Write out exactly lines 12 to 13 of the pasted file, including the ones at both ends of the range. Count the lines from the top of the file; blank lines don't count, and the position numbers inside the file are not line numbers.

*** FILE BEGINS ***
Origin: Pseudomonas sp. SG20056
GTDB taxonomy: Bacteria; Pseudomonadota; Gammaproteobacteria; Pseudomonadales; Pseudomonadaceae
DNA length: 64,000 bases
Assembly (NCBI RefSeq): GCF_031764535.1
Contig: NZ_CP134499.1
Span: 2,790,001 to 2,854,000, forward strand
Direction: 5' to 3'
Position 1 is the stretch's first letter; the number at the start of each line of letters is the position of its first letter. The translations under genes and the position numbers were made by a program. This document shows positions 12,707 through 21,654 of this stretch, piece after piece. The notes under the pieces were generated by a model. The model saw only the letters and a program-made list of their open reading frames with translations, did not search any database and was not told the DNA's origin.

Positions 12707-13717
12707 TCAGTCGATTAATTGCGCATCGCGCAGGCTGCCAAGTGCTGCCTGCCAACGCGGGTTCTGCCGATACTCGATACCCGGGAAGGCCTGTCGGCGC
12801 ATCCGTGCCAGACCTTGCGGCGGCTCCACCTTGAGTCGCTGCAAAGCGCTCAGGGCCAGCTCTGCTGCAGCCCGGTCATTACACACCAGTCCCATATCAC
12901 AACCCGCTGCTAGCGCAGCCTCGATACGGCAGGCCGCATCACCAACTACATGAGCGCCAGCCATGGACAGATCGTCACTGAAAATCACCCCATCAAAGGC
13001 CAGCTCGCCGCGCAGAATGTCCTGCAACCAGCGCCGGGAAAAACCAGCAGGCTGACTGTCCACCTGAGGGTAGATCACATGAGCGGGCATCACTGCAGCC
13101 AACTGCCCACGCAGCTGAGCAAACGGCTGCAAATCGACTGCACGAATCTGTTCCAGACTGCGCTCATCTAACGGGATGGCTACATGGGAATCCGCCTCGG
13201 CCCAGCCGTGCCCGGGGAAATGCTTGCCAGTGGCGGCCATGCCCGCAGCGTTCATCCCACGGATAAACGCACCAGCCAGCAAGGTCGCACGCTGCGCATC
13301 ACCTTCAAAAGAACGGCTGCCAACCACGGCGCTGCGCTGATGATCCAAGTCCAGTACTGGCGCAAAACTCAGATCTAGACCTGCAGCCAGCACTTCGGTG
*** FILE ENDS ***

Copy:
12901 AACCCGCTGCTAGCGCAGCCTCGATACGGCAGGCCGCATCACCAACTACATGAGCGCCAGCCATGGACAGATCGTCACTGAAAATCACCCCATCAAAGGC
13001 CAGCTCGCCGCGCAGAATGTCCTGCAACCAGCGCCGGGAAAAACCAGCAGGCTGACTGTCCACCTGAGGGTAGATCACATGAGCGGGCATCACTGCAGCC